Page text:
tv The Papers BBC News March 22, 2018 10:45pm-11:01pm GMT
hello and welcome to our look ahead to what the the papers will be bringing us tomorrow. with me are political correspondent for the financial times, laura hughes and michael heaver, who is the co—owner of political website, westmonster. making your debut with us this evening. many of tomorrow's front pages are already in. so let's start with the financial times, which leads with the trade tariffs against chinese imports to the us announced by president trump earlier today. the telegraph features a large picture of one of the invitations to prince harry's wedding to meghan markle which were sent out today. the guardian continues with its coverage of the cambridge analytica scandal, revealing facebook shared information on 57 billion ‘friendships‘ from the social networking site. the i has a picture of detective sgt nick bailey, the police officer who was discharged from hospital today having recovered following exposure to the nerve agent used against former russian spy sergei skripal. the metro says that sergei skripal
could face permanent brain damage. the times says the prime minister's bid to persuade eu countries to harden their stance against russia following the poisoning attack means at least five european allies were preparing to expel russian diplomats. the daily mail leads with an impassioned plea to ministers to ensure new passports issued after the uk leaves the eu are made by a british company, after it was disclosed a french company has won the contract. and finally, the sun claims that an easyjet pilot was caught out posing for pictures on snapchat during a flight to madrid last week. so lots to talk about this evening, let's talk about the fallout after what happened in salisbury, and the times have got theresa may's uni macro allies preparing to expel russian diplomats stash eu allies. they have put out a statement saying it was russia behind the attack. michel barnier has said eu have
agreed that there is no other alternative explanation as to who was behind this attempted poisoning of this double agent and his daughter and also the story goes further and it suggests other countries might do what we have done, expelling 23 russian spies. russia retaliated at the weekend and they have ticked at 23 of hours so it is interesting to see of other countries follow suit —— kicked out 23 of ours. it is interesting as to what other countries can do because there are sanctions in place at the moment and many people are calling for economic sanctions to really hurt the russians, but will the russians care too much if latvia expels 23 of their spies? some european nations get there and eg from russia and they are —— get their energy from russia and they might be worried about upsetting the russians too much what it is quite interesting for all -- it is quite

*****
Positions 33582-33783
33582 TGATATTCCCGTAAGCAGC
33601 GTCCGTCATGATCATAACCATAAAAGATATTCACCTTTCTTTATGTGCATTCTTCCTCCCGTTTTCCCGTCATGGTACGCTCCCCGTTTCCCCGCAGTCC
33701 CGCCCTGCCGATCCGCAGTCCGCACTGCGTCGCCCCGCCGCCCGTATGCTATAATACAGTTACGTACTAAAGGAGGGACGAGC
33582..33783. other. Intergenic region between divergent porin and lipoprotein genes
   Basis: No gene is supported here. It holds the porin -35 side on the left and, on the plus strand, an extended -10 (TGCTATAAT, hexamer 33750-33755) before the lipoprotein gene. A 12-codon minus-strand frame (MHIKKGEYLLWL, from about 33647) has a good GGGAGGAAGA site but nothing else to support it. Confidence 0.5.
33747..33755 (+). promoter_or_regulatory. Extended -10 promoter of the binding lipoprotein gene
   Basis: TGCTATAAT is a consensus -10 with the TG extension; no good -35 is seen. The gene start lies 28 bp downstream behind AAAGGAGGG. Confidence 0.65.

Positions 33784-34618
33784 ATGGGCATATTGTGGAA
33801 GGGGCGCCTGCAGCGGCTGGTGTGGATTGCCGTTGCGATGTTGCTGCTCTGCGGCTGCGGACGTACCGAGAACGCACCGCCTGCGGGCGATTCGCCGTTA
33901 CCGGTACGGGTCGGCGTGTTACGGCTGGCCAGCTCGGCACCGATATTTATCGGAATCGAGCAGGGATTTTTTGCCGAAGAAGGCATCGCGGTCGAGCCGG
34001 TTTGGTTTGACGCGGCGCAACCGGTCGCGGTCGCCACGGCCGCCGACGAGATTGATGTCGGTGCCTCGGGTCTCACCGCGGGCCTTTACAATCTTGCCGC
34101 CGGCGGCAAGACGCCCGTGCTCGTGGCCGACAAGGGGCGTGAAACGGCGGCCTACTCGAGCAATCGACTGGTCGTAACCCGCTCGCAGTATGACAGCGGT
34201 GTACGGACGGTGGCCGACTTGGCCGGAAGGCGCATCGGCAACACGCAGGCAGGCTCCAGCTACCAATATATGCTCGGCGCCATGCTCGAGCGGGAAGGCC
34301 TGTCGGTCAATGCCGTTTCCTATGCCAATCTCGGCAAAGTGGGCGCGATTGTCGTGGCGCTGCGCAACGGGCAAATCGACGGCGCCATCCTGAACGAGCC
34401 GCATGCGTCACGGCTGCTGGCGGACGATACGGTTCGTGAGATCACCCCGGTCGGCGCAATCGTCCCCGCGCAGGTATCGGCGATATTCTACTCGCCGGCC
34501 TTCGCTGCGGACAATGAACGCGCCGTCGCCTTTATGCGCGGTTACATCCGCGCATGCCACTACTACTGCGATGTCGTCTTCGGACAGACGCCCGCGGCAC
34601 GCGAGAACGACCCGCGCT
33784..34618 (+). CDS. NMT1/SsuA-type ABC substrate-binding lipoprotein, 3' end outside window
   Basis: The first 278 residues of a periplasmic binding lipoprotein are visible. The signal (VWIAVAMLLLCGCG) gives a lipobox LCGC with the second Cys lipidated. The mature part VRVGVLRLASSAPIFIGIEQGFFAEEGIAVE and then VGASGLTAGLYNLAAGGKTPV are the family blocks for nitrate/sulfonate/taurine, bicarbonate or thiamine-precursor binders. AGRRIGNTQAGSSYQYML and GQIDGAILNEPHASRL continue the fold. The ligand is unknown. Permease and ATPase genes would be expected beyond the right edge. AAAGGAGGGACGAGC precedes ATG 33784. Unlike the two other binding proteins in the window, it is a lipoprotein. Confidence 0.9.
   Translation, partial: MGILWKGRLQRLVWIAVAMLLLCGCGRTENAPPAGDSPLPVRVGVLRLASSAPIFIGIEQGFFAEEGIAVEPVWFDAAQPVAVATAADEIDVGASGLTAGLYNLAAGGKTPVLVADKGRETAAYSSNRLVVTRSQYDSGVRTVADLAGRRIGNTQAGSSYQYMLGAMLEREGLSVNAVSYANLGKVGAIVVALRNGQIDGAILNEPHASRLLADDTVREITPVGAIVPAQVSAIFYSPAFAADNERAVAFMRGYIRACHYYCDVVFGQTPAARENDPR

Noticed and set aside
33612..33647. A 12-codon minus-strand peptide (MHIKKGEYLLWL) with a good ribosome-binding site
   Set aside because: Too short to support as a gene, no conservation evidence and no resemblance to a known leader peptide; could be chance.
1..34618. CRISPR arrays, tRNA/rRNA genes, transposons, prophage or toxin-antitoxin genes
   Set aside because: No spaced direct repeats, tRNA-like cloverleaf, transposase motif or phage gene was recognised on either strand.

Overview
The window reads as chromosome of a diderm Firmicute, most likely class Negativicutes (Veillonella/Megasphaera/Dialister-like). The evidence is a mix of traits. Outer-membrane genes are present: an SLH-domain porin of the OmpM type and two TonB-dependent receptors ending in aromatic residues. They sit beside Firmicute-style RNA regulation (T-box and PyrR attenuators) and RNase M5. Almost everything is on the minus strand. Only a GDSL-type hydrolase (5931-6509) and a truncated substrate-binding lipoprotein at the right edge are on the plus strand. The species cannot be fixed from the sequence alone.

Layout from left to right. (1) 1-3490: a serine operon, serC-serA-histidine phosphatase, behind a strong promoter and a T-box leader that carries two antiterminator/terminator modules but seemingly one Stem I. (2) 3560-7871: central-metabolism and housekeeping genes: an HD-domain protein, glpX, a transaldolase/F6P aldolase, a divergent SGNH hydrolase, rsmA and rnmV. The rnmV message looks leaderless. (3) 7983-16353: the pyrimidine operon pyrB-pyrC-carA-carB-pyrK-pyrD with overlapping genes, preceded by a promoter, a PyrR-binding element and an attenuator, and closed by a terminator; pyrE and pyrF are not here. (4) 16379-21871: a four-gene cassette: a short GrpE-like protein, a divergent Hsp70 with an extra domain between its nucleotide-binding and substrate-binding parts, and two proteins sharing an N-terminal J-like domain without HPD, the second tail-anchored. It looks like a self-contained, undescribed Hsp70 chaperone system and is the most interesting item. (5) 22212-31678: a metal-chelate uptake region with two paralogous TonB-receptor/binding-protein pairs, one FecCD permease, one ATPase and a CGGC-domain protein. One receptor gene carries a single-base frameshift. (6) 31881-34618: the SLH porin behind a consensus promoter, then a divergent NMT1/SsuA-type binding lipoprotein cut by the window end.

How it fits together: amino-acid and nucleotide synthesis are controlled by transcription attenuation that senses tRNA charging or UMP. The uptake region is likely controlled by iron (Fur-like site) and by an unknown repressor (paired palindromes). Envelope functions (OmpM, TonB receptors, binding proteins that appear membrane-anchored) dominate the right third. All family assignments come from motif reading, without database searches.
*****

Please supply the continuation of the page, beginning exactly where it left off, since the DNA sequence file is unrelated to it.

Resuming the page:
interesting. michel barnier with that statement, but then jean—claude juncker gave a statement in support of vladimir putin, so we have a split within the eu. the member states governments is one thing but within the eu a different tone struck from donald tusk to jean—claude juncker and that is interesting, the eu seems to want to push into a military style fair —— foreign affairs outlook. in terms of the human story of salisbury, the police officer who has been in hospital now discharged, nick bailey, saying life will never be the same for him. extraordinary thing to go to, —— to go through, he was just thing to go to, —— to go through, he wasjust an thing to go to, —— to go through, he was just an ordinary policemen responding to a call from the public, but he has been in hospital
for a few weeks now, and it has been reported that the double agent and his daughter might have permanent brain damage, so he is lucky to get out of this alive. but this has also shifted the whole debate in terms of the public interest because this was a serving police officer who was affected by this, slightly different cases in the past where it was russia against the uk, this was an incident which affected one of our serving police officers. michael, the financial times, donald trump and the beginning of what some see asa and the beginning of what some see as a trade war targeting robots and drugs in the latest swipe at chinese imports. you will remember donald trump talking about china a lot in his election campaign, he spoke about them a lot, and his idea of running america from a business perspective, he says they are being smashed to pieces by china economically. there is a 300 is the £5 billion trade deficit with china, absolutely huge —— 375 billion
dollars. this is what donald trump was elected to do and i think it will be very popular with american workers. economists said no one ever really wins a trade war and the fallout is usually disastrous. the eu were very concerned that tariffs that might be put on steel imports could impact them so donald trump has given some guarantees that it won't affect european countries, so this is a war with china. yes, china is the big target. your paper, the ft. is the big target. your paper, the ft, the bank of england signalling an interest rate rise in may, we have our predictions in the past which have not turned out to be true, are we in for one? inflation is still above the 2% target and today and over the last week wages are growing, so some action will be taken, and we have seen a pattern of this amongst members of the monetary
policy committee coming out in favour of a rise from 0.5 up to 0.75% and the group were broadly in agreement that something should change and i think it will be likely that your mortgage could become a bit more expensive in may. is that the right step question we have to wait and see. —— is that the right step question up we might see a slow pick—up in wages, so this is a story to keep looking at in terms of the migration policy and brexit that could have a real impact. the daily express, the thin blue line being broken, this is about police cuts, essentially. absolutely shocking. the greater manchester police's deputy chief says they have lost 2000 officers and the amount of